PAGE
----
ISTP NEWSLETTER Vol 5, No. 2. Nov, 1995

http://www-istp.gsfc.nasa.gov/istp/newsletter.html

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John Lyon's model, showing what happens when the shock impinges on the earth's magnetosphere. Article page 8


IN THIS ISSUE

Title Author

Periods of Upstream Field-Aligned (>10KeV) Ions in the Earth Foreshock Region - D. Berdichevsky

Satellite Hazards Revealed - Merry Maisel

The First Solar-Terrestrial Research Campaign of IACG - Michael Teague

A New Statistical Model of High-Latitude Convection - Mike Ruohoniemi

WIND/GEOTAIL Correlative Studies - Michael Teague

Key Parameter Availability - Mario Acuna

KPGS Programming for ALPHA Platforms - Gerry Blackwell

Polar Orbit and Attitude Issues - William Mish

Editor:

Michael Cassidy
CASSIDY@ISTP1.GSFC.NASA.GOV

Contributing Editors:

Steven Curtis - Science Editor
U5SAC@LEPVAX.GSFC.NASA.GOV

Ken Lehtonen - Data Distribution Facility
KEN.LEHTONEN@CCMAIL.GSFC.NASA.GOV

Kevin Mangum - Central Data Handling Facility
MANGUM@ISTP1.GSFC.NASA.GOV

Dr. Mauricio Peredo - Science Planning and Operations Facility
PEREDO@ISTP1.GSFC.NASA.GOV

Dick Schneider - ISTP Project Office
DICK.SCHNEIDER@CCMAIL.GSFC.NASA.GOV

Jim Willett - NASA Headquarters
WILLETT@USRA.EDU


Periods of Upstream Field-Aligned (>10KeV) Ions in the Earth Foreshock Region

D. Berdichevsky, S. Boardsen
D. Williams, R.W. McEntire
M Peredo, S. Kokubun

Upstreaming ions from the Terrestrial bow shock populate the foreshock region and contribute to its structure (e.g. S.A. Fuselier, E.W. Greenstadt et al). The custom Key Parameter plots produced at the ISTP Science and Planning Operation Facility (SPOF), see Figure (next page), helped to identify this preliminary selection of periods corresponding to observation of high energy (>10KeV) field-aligned beams.

UPSTREAM_FIEL_ICON

The example presented here, from May 8, 1995, illustrates this correlation for a particularly simple geometry. During the interval in question, GEOTAIL was near the Earth-Sun line, at 21< Xgse<26, -6< Ygse<5, and -3< Zgse<-1 (see figure). In this case the sudden bursts in the bottom panel of the enclosed figure represent the observation of up-stream accelerated protons in the EPIC KPs, matching the simple geometrical condition of B approximate aligned with the X-axis (deduced from the MGF measurements) as seen in the upper panels of the figure.

These tentative events are proposed for further study by experiments on GEOTAIL and WIND.

References:

Fuselier, S.A., Ion Distributions in the Earth's Foreshock Upstream from the Bowshock, Adv. Space Res., 15, pp (8/9)43-(8/9)52, 1995, A Journal of COSPAR, a scientific committee of the ICSU.

Greenstadt, E.W., G. Le, R.J. Strangeway, ULF Waves in the Foreshock, ibid., pp. (8/9)71-(8/9)84

D. Berdichevsky, berdi@istp1.gsfc.nasa.gov
S. Boardsen, boardsen@istp1.gsfc.nasa.gov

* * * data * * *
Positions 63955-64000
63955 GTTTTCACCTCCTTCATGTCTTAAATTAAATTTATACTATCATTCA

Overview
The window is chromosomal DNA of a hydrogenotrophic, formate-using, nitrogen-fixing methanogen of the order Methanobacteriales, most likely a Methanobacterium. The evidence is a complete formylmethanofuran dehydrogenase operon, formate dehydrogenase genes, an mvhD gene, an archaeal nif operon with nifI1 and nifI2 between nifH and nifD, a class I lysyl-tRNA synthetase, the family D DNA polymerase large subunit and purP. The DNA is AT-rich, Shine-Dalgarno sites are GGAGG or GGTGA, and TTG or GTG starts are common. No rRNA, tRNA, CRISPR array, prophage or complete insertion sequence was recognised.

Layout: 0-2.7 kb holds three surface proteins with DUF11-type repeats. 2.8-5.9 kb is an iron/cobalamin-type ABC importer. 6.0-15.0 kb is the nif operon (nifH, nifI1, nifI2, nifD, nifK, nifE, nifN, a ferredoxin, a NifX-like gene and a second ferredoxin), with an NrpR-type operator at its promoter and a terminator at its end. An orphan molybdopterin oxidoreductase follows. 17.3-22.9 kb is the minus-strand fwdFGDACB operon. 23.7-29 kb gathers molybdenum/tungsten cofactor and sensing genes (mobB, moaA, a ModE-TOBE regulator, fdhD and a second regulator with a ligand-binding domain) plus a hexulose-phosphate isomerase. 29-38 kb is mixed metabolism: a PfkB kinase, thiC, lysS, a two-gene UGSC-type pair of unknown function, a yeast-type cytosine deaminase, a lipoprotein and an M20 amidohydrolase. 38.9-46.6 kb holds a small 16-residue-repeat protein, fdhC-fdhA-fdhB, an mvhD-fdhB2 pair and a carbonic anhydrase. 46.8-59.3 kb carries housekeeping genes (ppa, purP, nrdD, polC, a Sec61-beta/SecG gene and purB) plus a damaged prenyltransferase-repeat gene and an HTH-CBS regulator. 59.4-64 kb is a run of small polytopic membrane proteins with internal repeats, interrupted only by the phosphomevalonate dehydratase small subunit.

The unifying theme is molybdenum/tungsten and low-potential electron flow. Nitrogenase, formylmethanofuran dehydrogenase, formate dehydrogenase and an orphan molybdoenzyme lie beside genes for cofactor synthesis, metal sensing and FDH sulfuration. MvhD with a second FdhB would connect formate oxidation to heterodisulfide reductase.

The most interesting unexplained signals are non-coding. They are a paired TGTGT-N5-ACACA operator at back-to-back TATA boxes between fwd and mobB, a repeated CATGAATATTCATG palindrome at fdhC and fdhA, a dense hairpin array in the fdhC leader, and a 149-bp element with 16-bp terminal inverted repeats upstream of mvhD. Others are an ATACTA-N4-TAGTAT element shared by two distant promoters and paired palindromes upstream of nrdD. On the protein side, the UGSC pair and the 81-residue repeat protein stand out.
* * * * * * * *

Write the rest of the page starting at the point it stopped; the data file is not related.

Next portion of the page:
M Peredo, peredo@istp1.gsfc.nasa.gov

Raytheon STX Corporation ISTP/SPOF
Goddard Space Flight Center
Greenbelt, Md. 20771

D. Williams
R.W. McEntire
JHU/Applied Physics Laboratory
Johns Hopkins Road
Laurel, Md. 20934

S. Kokubun
Nagoya University
Terrestrial Environmental Laboratory
Japan


Satellite Hazards Revealed

Merry Maisel

Neither the U.S. nor any other country presently runs a "space weather prediction service." But new discoveries by a group of space physicists at Dartmouth suggest it may one day be a good idea.

"What we've found," says group leader Mary Hudson, professor of physics at Dartmouth (currently on sabbatical at the University of California, Berkeley), "is some very long-lasting effects of a well-known kind of solar activity called Coronal Mass Ejections (CMEs). In particular, we have found that very strong CMEs can induce the formation of new belts of energetic particles around the Earth, similar to the Van Allen belts, and these can last for months."

Hudson's group has been working in close collaboration with another group at Dartmouth led by John Lyon, a research professor who conducts large-scale, three-dimensional magnetohydrodynamic (MHD) simulations of the interactions of the solar wind with the earth's magnetosphere. Lyon has been using the resources of the Pittsburgh Supercomputer Center for these simulations, and graphical display capability provided by the Advanced Visualization Laboratory at the University of Maryland, in collaboration with Chuck Goodrich. "We take the results of John's simulations," Hudson says, "and we use the Cray C90 at SDSC to run a code that models the behavior of particles, electrons and protons in the same large volume of space."

Hudson's collaborators include research associate Victor Marchenko and graduate students at Dartmouth. "I am also working with my Berkeley colleagues Ilan Roth and Michael Temerin on this project, Xinlin Li and John Wygant at the Universities of Colorado and Minnesota, and Air Force affiliated experimenters with energetic particle data from the CRRES (Combined Release and Radiation Effects Satellite)," Hudson says.